Refret or fret dressing?

LesterLester Posts: 1,656Member, Moderator
I had lunch with a friend today and he said that his guitar needs completely refretting. I asked how he knew it needed that rather than just fret dressing and looked bemused as he hadn't heard of fret dressing before.

I would not volunteer to do my first ever refretting on a top-end Takamine acoustic but I could be persuaded to do a fret check and, if necessary, dress the frets and set the action as I have the tools and a bit of experience.

How would one determine which is required or best: refret or fret dressing?


  • MegiMegi Posts: 7,153Member
    Hi Lester, I'll say what I can - as you know, I've done a fair few fret re-level/dressing jobs now, including some where there was quite visible fret wear in places. I've not tackled a re-fret though, which I do admit I find a bit more intimidating.

    One thing I have found is that frets can look really worn, with obvious pitting where there's been a lot of use, and still the guitar is nowhere near needing a re-fret. If your friend's guitar is still possible to be played OK, in that good contact between the string and frets can be made with normal finger pressure, then my feeling is it probably doesn't need a re-fret. Yes there may be some string buzz/clatter happening as a result of string contact with less worn frets higher up the neck, but it should be possible to bring the height of all the frets down a bit, getting rid of the pitting where it has happened, in the process - and then the guitar can be set up to play nicely again.

    I have a friend who's Tokai Strat really could do with a re-fret. On that one, it is a bit hard to fret the notes cleanly, because the pads of the fingers make too much contact with the fingerboard wood, before enough string pressure against the fret has been achieved. It's also a bit harder to bend strings, because the finger pad does not get enough purchase against the string, and touches the fretboard wood. That's just to give an example of a guitar that does need a re-fret.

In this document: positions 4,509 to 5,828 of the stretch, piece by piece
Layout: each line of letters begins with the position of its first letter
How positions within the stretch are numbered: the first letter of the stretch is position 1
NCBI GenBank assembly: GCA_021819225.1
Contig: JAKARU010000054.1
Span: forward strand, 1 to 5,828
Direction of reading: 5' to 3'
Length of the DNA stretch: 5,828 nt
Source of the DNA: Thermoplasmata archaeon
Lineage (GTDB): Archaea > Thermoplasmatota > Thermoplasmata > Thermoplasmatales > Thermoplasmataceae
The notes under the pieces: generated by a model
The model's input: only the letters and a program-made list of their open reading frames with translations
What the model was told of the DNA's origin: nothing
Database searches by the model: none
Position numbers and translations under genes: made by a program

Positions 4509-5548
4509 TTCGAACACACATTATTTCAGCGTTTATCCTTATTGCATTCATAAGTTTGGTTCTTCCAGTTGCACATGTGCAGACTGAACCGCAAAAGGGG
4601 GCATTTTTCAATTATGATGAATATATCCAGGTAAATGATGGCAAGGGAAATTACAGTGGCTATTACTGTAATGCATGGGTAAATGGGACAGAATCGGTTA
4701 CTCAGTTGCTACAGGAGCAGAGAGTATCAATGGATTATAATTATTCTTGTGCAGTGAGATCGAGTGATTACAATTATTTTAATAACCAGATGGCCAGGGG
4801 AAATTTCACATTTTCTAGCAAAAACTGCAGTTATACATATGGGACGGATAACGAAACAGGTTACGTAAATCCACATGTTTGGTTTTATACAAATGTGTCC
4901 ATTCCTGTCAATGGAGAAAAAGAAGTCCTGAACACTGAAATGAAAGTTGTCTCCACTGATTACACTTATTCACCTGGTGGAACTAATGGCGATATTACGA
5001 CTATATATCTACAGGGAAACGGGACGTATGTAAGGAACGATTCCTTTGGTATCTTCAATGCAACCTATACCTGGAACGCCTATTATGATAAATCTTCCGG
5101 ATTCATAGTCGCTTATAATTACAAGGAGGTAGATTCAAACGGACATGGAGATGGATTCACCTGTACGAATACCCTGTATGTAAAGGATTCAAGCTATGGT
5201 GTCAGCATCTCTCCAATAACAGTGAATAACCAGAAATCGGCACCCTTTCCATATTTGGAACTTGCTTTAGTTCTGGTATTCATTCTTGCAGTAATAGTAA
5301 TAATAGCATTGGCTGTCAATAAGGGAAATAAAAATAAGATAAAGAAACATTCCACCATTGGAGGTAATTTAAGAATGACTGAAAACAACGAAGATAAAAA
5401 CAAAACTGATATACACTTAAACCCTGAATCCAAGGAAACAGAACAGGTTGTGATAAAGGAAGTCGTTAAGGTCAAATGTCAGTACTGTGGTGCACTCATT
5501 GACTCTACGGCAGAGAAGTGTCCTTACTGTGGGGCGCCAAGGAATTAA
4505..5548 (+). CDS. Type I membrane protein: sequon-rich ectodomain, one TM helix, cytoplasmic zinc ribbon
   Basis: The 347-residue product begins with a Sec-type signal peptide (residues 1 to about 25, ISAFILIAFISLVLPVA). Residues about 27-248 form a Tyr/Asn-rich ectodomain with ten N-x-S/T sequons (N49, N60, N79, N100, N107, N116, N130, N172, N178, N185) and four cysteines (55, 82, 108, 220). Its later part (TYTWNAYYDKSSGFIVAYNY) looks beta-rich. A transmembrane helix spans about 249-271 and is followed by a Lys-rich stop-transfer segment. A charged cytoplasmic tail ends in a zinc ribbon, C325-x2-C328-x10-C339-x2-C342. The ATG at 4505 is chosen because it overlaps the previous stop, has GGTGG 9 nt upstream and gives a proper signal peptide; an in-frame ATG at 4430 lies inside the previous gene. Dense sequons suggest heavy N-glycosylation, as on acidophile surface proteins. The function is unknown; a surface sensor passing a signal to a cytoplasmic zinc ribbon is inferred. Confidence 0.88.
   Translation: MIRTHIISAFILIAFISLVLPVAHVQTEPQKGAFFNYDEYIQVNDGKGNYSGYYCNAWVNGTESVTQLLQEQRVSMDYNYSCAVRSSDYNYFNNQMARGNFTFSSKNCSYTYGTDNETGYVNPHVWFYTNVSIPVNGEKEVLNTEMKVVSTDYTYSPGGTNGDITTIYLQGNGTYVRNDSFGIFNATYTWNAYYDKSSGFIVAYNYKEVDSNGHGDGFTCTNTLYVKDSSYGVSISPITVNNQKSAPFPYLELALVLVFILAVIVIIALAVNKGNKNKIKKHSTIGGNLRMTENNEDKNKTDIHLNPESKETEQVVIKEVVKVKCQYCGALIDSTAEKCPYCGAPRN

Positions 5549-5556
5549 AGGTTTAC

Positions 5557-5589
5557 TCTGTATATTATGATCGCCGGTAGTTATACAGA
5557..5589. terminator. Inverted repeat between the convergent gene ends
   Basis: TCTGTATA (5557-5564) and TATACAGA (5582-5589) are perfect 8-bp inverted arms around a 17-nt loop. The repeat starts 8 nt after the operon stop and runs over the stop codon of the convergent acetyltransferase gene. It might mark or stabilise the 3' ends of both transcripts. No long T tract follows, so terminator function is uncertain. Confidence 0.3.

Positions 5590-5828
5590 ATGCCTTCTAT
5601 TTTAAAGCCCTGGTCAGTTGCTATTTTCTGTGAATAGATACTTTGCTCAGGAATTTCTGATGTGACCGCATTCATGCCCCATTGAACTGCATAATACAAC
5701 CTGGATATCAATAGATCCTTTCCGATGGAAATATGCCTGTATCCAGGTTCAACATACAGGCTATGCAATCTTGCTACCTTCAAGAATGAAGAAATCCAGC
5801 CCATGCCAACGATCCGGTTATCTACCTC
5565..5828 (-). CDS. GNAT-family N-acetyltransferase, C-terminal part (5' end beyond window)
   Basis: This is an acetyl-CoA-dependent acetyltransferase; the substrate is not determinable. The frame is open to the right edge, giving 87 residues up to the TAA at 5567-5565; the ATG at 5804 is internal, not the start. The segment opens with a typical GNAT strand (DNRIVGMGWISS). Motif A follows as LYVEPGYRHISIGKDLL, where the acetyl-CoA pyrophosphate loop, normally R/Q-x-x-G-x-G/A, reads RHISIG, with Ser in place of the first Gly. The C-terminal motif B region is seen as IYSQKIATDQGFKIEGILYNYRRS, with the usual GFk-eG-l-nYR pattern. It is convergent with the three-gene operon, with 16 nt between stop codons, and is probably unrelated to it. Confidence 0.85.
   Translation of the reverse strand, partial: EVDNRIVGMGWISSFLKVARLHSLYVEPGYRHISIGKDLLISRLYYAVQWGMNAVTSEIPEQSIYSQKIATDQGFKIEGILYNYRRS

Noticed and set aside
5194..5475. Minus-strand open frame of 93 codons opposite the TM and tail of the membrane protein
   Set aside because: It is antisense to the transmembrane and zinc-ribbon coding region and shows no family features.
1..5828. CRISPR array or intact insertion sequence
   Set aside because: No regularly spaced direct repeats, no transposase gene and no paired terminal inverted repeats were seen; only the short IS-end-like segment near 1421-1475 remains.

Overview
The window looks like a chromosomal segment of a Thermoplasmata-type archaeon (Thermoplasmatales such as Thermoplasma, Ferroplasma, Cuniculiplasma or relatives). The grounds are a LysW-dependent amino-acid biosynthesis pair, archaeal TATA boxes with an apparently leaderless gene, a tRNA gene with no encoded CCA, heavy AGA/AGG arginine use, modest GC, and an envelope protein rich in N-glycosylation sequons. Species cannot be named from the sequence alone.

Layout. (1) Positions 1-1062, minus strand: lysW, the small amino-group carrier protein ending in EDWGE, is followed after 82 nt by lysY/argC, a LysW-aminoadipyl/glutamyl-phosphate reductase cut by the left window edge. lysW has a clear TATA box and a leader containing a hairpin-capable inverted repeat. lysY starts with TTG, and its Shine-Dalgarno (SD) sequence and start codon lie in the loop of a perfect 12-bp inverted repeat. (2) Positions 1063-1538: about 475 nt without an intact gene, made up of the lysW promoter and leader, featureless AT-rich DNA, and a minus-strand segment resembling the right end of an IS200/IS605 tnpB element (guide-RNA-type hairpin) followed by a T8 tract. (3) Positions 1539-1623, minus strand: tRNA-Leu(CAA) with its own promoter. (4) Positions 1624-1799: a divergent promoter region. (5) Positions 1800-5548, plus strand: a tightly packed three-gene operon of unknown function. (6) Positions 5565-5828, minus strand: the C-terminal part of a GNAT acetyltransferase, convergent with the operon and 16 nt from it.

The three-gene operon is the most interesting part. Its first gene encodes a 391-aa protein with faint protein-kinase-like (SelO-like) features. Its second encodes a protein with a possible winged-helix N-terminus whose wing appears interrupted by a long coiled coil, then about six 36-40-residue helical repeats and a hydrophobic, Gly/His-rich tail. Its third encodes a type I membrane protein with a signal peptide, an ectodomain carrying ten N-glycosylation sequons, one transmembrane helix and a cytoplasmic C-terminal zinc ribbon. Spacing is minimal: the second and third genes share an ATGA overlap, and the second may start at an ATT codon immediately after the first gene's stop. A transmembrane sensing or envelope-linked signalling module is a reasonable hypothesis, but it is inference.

I'll temper what I've said above slightly, because I know acoustic guitars can often get much more fret wear on the lower frets than the higher ones - if the guitar has been used for open string chord strumming for example. In a case like that, then perhaps it would be a bit overkill to bring down the height of all the frets quite a lot, just to remove limited, but appreciable, wear on the lower frets. So in such a case, if the wear is significant, it might be better to go for a partial re-fret i.e. just replacing the lower frets with similar fret wire, and then just a light overall fret dress. But I'm not really sure about that one to be honest - I wish I had the experience to give a firm opinion on that kind of situation, but really I don't.

    Perhaps your friend would be best to take the guitar to a reputable guitar technician or luthier for an opinion, as a first step - I'm sure such a person would wish to find the best and least "invasive" route getting the guitar back to top playing condition.
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